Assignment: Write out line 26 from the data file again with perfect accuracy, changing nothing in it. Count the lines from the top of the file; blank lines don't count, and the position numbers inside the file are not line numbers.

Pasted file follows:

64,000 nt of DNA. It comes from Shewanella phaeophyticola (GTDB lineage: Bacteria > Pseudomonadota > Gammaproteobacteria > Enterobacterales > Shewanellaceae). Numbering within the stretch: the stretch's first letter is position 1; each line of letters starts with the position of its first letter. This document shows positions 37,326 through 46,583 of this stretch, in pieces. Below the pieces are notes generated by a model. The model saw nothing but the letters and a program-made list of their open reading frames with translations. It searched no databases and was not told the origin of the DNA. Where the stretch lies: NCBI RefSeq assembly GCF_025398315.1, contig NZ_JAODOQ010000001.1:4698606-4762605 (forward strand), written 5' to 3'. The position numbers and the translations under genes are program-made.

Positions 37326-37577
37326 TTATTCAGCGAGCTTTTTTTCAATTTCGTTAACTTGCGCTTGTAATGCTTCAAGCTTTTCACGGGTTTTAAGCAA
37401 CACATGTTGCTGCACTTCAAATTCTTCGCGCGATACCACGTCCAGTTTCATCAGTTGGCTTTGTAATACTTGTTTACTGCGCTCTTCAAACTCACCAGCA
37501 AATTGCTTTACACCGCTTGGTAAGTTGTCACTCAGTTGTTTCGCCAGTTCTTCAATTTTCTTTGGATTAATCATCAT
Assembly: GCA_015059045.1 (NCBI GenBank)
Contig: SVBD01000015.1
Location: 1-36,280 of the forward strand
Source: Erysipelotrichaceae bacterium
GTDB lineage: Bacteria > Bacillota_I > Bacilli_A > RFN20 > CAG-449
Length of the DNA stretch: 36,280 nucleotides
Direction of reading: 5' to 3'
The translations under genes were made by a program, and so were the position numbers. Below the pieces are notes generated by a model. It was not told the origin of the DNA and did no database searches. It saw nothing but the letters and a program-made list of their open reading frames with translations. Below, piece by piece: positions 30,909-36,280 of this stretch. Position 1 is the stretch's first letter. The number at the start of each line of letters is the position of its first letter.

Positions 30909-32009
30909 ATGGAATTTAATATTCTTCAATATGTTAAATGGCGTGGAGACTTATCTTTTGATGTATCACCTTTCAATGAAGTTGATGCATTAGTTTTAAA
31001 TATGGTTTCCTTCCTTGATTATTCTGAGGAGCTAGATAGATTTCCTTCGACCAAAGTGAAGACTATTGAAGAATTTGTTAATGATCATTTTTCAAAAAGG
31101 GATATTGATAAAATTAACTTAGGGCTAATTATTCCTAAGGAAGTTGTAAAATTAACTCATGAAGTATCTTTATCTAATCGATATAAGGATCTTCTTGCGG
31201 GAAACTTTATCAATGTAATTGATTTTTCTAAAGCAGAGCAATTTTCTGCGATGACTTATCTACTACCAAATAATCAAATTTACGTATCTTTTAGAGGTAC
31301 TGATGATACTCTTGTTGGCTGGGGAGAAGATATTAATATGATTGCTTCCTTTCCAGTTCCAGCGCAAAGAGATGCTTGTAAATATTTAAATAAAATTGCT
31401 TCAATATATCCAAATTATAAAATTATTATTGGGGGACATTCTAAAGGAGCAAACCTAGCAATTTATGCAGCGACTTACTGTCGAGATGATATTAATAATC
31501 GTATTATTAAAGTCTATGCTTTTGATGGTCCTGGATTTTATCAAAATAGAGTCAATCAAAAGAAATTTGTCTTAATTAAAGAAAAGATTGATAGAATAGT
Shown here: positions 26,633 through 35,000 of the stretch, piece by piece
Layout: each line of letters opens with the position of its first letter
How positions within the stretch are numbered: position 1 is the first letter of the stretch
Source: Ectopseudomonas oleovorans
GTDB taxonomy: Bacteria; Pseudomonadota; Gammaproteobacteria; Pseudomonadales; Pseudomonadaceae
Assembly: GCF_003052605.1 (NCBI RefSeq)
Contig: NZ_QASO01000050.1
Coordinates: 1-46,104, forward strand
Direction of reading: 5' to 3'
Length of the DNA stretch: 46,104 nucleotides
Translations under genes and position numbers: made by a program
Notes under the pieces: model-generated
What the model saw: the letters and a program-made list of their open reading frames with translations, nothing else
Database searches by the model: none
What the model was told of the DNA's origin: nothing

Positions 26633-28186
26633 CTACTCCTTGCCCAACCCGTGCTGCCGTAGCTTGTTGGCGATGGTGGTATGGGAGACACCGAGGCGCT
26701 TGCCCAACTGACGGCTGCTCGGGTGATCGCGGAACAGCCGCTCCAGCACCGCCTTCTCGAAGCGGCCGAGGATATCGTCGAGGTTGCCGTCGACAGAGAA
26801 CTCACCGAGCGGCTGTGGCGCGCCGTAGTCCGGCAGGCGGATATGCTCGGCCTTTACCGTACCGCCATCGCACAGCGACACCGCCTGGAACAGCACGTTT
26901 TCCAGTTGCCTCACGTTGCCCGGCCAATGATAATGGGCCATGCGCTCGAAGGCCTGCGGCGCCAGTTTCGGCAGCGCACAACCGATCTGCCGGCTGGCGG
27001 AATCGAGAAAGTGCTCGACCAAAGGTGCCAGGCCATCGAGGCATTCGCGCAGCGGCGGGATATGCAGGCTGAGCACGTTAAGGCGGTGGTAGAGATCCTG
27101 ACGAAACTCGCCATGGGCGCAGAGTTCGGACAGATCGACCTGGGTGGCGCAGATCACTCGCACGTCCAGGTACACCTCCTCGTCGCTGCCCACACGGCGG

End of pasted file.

GTDB taxonomy: Bacteria; Pseudomonadota; Gammaproteobacteria; Pseudomonadales; Pseudomonadaceae